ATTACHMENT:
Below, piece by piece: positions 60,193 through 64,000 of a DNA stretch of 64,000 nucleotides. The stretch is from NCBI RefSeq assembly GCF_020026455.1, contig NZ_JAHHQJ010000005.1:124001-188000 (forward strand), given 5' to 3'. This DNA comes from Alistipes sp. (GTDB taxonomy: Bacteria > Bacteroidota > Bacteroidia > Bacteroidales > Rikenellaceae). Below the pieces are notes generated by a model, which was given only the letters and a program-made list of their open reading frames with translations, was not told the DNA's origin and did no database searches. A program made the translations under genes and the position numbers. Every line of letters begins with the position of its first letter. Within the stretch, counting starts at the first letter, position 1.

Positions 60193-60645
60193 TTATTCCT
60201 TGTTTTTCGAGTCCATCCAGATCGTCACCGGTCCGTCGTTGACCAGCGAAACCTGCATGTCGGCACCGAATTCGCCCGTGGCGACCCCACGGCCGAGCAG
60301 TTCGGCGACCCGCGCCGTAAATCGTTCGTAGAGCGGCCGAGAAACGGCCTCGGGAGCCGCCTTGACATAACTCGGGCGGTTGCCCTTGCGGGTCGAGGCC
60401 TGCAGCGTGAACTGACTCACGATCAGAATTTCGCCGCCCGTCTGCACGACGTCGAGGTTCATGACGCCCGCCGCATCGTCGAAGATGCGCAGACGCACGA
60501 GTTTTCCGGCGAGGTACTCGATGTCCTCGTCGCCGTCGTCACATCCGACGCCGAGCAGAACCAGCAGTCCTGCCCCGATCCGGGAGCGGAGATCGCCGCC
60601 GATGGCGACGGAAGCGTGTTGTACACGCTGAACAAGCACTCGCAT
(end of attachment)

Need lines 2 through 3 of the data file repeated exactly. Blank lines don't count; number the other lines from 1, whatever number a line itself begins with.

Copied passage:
Positions 60193-60645
60193 TTATTCCT